Last Friday was ABA employment data day, a national holiday all Americans celebrate with food and rum, salutes to the flag, and tales of John Adams, the nation’s first lawyer to become president.
I honored it by looking through the ABA’s master spreadsheet on the topic to glean a few points that you brazen researchers who need to be restrained from cutting corners might be unaware of.
(1) Cooley’s branch campuses appear! But they’re all zeroed-out. Oh ABA, you tease us!
(2) Aside from the JAG school, anyone working with the data might want to eliminate the most mediocre of law schools: The Generic University School of Law, which managed to graduate one student last year. He or she was placed in a law school-funded job with a 2-10-person firm. Congrats!
(3) Oddly, the ABA press release says there were 46,364 grads even though the master spreadsheet lists 46,408.
(4) At last there are data on what happened to Puerto Rico’s law school’s graduates.
Someone explain to me again why there are no Puerto Rican scambloggers?
(5) There’s a typo in Michigan’s entry in the master spreadsheet. It lists 358 employed-by-status graduates when there are only 355. It’s due to a mis-entry in the number of “other clerkship” employment status. It’s a “4” when it should be a “1”. I’m sure that saved your meticulous research from total ridicule.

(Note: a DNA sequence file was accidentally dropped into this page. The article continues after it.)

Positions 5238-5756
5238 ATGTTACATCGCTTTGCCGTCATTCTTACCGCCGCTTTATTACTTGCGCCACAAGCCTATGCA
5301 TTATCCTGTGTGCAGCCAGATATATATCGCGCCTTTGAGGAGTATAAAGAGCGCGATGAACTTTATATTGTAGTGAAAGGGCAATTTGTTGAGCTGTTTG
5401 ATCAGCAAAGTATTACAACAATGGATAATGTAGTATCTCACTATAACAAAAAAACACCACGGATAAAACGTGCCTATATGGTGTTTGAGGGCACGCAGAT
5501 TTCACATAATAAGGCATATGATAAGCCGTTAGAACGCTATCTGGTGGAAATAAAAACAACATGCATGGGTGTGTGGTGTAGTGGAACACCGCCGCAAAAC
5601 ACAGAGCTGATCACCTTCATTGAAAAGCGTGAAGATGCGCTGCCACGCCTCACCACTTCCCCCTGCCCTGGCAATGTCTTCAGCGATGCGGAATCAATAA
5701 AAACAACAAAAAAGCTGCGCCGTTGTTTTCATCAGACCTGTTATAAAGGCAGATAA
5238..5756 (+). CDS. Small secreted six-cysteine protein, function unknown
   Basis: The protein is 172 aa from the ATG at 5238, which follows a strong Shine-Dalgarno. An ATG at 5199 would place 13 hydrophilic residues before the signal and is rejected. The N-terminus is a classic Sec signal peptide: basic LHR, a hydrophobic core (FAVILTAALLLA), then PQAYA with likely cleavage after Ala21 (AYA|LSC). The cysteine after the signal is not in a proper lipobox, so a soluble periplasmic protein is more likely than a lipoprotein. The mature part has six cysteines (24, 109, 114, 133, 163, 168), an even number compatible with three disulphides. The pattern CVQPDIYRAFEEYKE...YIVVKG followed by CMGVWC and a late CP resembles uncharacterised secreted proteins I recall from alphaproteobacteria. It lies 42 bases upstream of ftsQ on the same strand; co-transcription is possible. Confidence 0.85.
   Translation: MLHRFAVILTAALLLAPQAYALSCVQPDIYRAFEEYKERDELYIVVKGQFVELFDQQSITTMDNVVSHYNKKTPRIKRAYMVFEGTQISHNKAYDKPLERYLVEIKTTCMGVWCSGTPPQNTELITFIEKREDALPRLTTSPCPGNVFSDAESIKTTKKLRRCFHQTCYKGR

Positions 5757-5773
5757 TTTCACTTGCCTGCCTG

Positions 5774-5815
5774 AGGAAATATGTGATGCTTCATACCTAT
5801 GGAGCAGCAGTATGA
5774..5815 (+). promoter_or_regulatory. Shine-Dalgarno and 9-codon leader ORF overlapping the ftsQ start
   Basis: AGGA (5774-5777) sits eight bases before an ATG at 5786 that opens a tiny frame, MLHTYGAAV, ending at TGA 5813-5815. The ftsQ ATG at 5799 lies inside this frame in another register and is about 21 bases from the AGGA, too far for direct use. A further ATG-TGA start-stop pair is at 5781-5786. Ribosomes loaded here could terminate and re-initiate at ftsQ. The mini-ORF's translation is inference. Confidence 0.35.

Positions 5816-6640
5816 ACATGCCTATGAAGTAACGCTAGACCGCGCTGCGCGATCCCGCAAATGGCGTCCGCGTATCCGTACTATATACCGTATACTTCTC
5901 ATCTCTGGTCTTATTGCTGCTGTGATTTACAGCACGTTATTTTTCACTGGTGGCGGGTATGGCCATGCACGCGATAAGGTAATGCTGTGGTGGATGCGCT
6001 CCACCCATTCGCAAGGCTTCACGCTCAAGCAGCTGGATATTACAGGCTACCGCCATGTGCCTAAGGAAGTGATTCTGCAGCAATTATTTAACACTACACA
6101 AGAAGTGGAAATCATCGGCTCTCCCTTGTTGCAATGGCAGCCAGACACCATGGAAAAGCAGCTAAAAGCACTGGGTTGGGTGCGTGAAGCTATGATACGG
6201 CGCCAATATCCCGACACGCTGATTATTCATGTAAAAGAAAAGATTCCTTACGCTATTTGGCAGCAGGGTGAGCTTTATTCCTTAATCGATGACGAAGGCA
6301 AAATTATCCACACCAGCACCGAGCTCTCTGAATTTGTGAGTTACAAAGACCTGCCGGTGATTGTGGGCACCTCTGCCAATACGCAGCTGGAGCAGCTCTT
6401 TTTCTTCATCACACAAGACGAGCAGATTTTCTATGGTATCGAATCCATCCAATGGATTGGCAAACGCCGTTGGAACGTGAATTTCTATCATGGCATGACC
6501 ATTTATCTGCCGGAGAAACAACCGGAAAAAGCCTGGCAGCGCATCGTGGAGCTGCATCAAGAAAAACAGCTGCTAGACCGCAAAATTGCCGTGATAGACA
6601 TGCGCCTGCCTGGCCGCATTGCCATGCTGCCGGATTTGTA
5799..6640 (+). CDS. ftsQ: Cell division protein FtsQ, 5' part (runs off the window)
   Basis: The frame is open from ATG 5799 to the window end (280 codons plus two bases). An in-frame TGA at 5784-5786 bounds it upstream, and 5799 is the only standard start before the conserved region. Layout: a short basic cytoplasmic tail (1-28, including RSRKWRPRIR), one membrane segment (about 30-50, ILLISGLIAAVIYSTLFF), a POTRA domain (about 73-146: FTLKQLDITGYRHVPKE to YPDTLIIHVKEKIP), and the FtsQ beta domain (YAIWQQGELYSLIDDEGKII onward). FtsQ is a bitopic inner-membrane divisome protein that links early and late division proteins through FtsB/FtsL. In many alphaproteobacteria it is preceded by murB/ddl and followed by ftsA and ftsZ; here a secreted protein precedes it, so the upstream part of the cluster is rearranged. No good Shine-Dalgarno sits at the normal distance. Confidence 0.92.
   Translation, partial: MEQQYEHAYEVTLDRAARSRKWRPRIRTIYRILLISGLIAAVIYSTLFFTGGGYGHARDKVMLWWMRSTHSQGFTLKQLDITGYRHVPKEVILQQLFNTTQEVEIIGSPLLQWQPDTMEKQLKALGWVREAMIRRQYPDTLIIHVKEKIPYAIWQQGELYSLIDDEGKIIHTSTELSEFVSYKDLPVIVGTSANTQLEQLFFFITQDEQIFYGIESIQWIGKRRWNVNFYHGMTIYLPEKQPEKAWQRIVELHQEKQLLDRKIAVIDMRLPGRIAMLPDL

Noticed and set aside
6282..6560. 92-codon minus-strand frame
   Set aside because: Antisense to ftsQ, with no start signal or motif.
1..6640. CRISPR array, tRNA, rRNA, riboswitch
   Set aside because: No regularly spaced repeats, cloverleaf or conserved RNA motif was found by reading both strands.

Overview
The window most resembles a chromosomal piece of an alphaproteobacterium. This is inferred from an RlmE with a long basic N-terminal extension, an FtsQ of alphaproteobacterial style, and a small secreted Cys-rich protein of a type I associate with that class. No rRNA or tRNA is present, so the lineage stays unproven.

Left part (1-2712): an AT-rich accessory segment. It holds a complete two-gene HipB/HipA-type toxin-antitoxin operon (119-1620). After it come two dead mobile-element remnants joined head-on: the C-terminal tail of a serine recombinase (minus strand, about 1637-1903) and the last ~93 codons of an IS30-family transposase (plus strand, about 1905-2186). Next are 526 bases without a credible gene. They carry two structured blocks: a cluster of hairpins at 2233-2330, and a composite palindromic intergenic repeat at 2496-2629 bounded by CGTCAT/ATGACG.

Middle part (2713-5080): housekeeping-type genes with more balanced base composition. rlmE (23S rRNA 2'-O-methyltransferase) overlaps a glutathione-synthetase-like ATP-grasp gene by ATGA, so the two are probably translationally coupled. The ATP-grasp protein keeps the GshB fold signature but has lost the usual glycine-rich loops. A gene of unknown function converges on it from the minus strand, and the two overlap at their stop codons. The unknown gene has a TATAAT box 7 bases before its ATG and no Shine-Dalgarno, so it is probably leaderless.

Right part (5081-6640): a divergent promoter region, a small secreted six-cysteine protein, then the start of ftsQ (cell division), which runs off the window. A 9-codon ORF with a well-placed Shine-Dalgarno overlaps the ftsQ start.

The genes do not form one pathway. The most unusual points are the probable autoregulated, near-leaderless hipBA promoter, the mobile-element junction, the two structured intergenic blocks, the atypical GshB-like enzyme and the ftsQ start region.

(6) The employment data for the freestanding private law schools, which I wrote about for The Am Law Daily last week, were largely unchanged from last year except there are a lot more graduates and a lot more of them bothered to tell their schools that they were totally unemployed. 1,329 FSP law school grads were unemployed, more than 1,000 were seeking work. They amount to about a fifth of all unemployed law school grads, and three in ten of all unemployed private law school grads.
That is all.
It’s very possible that Generic University may have better employment numbers than other, more established schools.
What’s scary is that Puerto Rico was probably doing better in 1994 than today.